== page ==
Montana to Wyoming: Stop feeding the elk
Following the recent confirmation of chronic wasting disease (CWD) within the state, Montana officials are asking Wyoming to halt its supplemental winter elk feeding program. Last week, the Montana Fish and Wildlife Commission sent a letter to the Wyoming Game and Fish Commission that said “its elk feeding practices could accelerate the spread of the fatal, contagious disease,” the Jackson Hole News and Guide reports.
“We respect the fact that how Wyoming manages its affairs is up to Wyoming,” stated the letter. “However, Montana’s ability to combat CWD will depend upon decisions that Wyoming makes about its wildlife management.”
As goHUNT previously reported, Montana made this request back in March, following reports that Wyoming’s elk feedgrounds were tainted with CWD. Montana officials say that feedgrounds breed disease, which can lead to widespread infection that crosses state boundaries. Wyoming currently manages 22 feedgrounds across the state, aimed at helping elk survive winter when food sources are scarce.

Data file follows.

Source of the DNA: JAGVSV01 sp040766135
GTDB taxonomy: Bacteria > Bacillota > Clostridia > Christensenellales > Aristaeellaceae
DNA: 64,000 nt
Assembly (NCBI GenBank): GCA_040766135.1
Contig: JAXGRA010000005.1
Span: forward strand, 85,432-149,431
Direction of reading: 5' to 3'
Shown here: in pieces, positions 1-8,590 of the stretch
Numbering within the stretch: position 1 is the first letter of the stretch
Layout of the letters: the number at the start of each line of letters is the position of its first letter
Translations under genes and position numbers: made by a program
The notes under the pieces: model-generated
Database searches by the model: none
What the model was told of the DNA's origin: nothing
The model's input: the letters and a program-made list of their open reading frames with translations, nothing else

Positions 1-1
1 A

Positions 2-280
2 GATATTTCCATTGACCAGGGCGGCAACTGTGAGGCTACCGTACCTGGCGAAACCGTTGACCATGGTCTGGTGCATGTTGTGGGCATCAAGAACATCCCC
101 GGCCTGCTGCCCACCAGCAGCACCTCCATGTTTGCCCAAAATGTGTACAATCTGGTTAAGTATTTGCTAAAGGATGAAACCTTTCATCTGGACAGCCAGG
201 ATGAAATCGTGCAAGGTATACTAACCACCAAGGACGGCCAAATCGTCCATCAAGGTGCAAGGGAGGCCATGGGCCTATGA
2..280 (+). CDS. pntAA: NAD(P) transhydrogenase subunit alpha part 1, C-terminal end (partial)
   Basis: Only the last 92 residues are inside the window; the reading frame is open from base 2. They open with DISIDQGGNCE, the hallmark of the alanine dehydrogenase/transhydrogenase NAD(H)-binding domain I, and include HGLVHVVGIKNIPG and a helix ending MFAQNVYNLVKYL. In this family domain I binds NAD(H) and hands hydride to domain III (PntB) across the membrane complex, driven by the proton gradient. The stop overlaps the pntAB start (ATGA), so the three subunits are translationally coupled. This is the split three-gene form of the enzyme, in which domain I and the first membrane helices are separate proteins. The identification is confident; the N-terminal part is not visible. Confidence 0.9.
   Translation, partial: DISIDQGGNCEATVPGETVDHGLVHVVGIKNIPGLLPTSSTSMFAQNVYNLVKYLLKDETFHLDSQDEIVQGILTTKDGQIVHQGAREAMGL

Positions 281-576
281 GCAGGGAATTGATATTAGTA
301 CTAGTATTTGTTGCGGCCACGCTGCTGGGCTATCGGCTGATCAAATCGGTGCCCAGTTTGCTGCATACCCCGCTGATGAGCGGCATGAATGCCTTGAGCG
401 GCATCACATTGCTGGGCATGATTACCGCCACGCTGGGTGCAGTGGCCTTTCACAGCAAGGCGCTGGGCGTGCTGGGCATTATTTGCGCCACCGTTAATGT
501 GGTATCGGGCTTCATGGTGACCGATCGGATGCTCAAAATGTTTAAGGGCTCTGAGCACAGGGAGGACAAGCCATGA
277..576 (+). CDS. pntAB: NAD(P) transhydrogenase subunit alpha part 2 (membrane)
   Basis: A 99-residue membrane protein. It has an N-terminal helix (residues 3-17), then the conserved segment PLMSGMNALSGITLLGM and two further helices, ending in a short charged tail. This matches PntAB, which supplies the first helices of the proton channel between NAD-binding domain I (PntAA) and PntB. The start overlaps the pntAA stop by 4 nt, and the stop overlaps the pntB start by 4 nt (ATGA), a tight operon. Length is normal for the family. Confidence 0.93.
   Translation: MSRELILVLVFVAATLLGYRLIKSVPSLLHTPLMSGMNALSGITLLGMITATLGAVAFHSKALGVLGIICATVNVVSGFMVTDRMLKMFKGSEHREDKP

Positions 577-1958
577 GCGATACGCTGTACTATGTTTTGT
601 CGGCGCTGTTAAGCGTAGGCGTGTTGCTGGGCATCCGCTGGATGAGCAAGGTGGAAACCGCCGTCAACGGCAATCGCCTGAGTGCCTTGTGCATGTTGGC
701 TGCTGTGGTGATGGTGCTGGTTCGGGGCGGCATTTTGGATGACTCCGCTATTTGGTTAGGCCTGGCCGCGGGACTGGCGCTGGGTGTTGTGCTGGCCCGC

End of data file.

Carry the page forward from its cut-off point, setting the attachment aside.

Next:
Dan Vermillion, chairman of the Montana commission, told the Bozeman Daily Chronicle that “the letter is not a demand, but a request for the state to consider,” adding, “It’s a big sacrifice for the people of Montana to make. If those feedgrounds are still out there, that will counteract any progress we make potentially down the road.”
As of late last week, Wyoming Game and Fish commissioner Mike Schmid had not seen the letter.
“Wyoming’s been feeding elk for many years, and in a lot of ways it’s been beneficial to the state,” Schmid told the Bozeman Daily Chronicle. “I think there’s got to be a lot more discussion before I could say one way or the other if there’s a potential for reducing feeding of the elk.”
Montana’s “special” CWD hunt began on Friday. The two-month hunt will run through Feb. 15. Biologists hope to gather enough information through hunter harvest samples to determine how extensive the disease is and come up with an action plan to keep it contained.
Stay tuned to goHUNT for more information.